Short stint in AMD

1962 - 1965

In late 1962, Atomic Minerals Division (AMD) of the Department of Atomic Energy. Govt. of India advertised posts of Scientific Officer SB for candidates holding a M.Sc. degree in Geology or a degree or AISM Diploma in Mining Engineering. Many ISM 1962 batch mates applied. Sri. Subhas Verma, a batch mate of Sri Krishnanunni, holding M.Sc. degree in App. Geophysics, did not meet the norms of the advertisement, but applied anyway. He got a call letter for interview, whereas Sri. Krishnanunni who was truly qualified did not get a call for interview – apparently due to some technical or administrative glitch or lapse. The interviews were held on 8th Jan. 1963 in the South Block, Central Secretariat, New Delhi, chaired by Dr. D.N. Wadia, a renowned geologist & Advisor to Govt. of India. Sri Krishnanunni reached the interview venue & represented his case successfully and was interviewed along with the others. All the ISM batch mates who had applied were selected. This event reflects Sri Krishnanunni’s confidence, determination and ability to overcome obstacles.  By mid -1963, Sri Krishnanunni joined AMD and was posted in Singhbhum Thrust Belt (Project -STB), Bihar (now Jharkhand), where detailed exploration for uranium was under way in different blocks.

While working in AMD, Sri Krishnanunni appeared for the first UPSC examination for recruitment of Geologists in GSI, in March 1964 and topped the list of successful candidates. He confided with close friends that the difference between him and the next rank holders was the marks he got in English. He left AMD in 1965 to join GSI in the Gujarat Circle at Ahmedabad. He maintained contacts with his ISM batch mates all along.

GSI, Gujarat Circle, Ahmedabad

1965 - 1972

Sri Krishnanunni’s first posting in GSI was to the Gujarat Circle, Ahmedabad, where he joined as Geologist (Jr) in early 1965. It was a small circle office with about dozen young officers in their twenties and Mr Vemban, Superintending Geologist, later re-designated as Director, who was a hard task master but affectionate and benevolent boss. Though Sri Krishnanunni was senior most officer after the Superintending Geologist, by virtue of his top rank in UPSC examination, there was great intimacy and camaraderie amongst all the young officers. A colleague of his in Gujarat days recollects that during the off-season, Sri Krishnanunni used to organise a weekly convention of his colleagues, in which each of them was to make a presentation of the work done during the previous field season. The author had to circulate a synopsis of his paper on the previous day. Here, it got a little more colourful. On the back of the sheet containing the synopsis, a mutually agreed menu of the high tea to be offered at the end of the lecture would be indicated. When the synopsis was circulated, everybody would flip to the back page first on which, besides menu, a question and answer (ragging) session was also enlisted. Like a true friend Sri Krishnanunni would help both sides, in preparing for the lecture as well as in amicably settling the menu and questionnaires.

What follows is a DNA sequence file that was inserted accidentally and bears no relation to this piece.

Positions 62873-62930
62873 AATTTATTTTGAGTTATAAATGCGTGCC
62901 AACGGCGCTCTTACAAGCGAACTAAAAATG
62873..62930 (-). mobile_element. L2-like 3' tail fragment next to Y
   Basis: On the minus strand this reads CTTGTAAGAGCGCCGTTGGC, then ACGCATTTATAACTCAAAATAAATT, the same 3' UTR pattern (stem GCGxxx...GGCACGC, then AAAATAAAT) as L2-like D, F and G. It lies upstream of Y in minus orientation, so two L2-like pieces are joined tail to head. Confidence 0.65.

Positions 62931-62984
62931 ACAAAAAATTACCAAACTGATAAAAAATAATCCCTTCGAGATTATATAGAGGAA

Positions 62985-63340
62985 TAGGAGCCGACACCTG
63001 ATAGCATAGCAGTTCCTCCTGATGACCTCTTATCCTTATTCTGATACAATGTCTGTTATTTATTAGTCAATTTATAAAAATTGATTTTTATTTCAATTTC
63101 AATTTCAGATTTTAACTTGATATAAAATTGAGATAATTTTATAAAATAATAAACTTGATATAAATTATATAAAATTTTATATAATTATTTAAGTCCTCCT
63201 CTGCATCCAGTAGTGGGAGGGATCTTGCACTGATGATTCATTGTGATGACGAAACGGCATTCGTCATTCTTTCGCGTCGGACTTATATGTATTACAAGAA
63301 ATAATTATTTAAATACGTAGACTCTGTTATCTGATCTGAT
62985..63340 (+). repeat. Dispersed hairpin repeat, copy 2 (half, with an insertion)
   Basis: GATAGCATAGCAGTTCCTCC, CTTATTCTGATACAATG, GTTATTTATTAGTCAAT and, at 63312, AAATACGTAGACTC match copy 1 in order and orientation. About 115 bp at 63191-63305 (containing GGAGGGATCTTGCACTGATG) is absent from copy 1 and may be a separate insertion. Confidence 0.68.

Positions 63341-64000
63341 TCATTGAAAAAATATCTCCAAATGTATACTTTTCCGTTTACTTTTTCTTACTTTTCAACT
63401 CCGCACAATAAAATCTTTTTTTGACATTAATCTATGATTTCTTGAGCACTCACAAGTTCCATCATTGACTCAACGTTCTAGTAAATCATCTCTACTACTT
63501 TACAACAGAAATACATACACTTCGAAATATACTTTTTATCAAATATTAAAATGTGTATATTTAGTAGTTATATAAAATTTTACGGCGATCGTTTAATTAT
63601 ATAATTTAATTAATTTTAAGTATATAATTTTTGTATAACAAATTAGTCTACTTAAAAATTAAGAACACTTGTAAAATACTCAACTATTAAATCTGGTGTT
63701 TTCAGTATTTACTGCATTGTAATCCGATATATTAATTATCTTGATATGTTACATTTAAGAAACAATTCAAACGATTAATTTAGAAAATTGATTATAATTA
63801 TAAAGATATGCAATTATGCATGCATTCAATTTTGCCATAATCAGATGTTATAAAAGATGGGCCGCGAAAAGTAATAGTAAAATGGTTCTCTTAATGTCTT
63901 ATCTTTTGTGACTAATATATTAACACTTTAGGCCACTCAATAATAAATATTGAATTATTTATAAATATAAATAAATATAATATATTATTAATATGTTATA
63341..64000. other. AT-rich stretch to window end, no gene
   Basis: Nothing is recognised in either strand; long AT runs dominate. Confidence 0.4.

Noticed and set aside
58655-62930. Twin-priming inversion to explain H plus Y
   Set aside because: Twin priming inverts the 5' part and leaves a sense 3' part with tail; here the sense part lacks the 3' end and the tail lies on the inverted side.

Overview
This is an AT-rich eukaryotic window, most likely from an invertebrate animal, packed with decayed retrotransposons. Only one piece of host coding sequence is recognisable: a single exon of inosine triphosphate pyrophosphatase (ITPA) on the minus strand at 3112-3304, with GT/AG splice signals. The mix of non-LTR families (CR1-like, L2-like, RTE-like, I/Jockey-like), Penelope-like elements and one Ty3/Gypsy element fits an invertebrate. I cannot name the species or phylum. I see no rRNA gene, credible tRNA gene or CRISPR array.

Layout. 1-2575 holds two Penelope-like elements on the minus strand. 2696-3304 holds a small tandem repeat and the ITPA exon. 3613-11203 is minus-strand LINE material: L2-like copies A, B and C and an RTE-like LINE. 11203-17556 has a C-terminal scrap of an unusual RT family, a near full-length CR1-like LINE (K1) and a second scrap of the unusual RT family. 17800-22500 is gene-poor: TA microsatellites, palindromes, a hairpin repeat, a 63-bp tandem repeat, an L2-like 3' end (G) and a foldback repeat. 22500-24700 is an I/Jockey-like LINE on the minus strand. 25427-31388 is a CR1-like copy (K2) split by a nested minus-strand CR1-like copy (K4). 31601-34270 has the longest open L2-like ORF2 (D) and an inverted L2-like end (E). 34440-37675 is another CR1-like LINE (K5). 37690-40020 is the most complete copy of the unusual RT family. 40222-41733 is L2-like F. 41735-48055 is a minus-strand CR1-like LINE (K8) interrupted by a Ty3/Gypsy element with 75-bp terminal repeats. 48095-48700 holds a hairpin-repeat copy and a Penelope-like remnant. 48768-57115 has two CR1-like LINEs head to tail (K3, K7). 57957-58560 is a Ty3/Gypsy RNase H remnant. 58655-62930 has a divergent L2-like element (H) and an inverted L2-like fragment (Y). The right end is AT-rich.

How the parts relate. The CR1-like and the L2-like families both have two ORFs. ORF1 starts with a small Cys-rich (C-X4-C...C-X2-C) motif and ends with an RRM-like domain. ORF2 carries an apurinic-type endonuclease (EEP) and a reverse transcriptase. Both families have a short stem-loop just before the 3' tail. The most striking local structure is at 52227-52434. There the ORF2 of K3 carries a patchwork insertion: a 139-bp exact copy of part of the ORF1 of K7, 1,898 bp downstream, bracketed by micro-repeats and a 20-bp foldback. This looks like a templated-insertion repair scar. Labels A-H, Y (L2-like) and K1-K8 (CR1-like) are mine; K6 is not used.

Even at that young age, he showed exemplary leadership qualities. While Sri Krishnanunni enjoyed his carefree bachelor days like the rest of his friends, he was an intelligent and highly committed person, executing whatever assignment was entrusted to him with earnest sincerity. He also took great interest in what was being done by his colleagues in the Circle office to keep himself abreast of the latest developments.

He along with other top rankers of the first batch of  UPSC examination was promoted as Geologist (Sr) in 1968. In the same year he was deputed to the Indian Photo-interpretation Institute, Dehra Dun for training in aerial photo interpretation for geology. He stood first among the trainees and was awarded fellowship at the International Institute for Aerial Surveys, popularly known as ITC, in Delft, The Netherlands for pursuing M.Sc course, which he accomplished with distinction.

On return from the Netherlands, in March 1971, he returned to Gujarat Circle and continued there till early 1973. As No.2 in the Circle he used to look after the administration in the absence of the Director on tour or leave. By his informal and jovial attitude he used to make new recruits very comfortable in their job.

Following a demand by the local MP in the Parliament, a geological investigation was included in the field programme of the Circle to carry out reconnaissance survey in the backward and tribal district of Dangs in south Gujarat. Sri Krishnanunni along with a young geologist Dr. Ajoy Kumar Moitra took up the investigation and proceeded to Ahwa, the district headquarters. It was found out that Sri Krishnanunni and Dr. Moitra were the first geologists to carry out geological investigations in the district which was highly inaccessible, densely forested hilly terrain. He was very serious in the job during the field work and used to discuss many geological aspects based on the field observations. After a hard day’s field work, he used to discuss after dinner, a variety of topics like culture, literature, mythology, politics and wild life suggestive of his versatile personality. He got married on 12 July 1972 to Ms. Lata who was equally pleasing and positive like Krishnanunni. A perfect match.

GSI, CHQ Kolkata

1973 - 1976

Sri Krishnanunni’s stay in Kolkata was longest in his career in GSI. He was there in three spells, 1973-1984 (with a two year break in 1976-77 when he was on deputation to NRSA, Hyderabad), 1989-1992 and 1998-2001.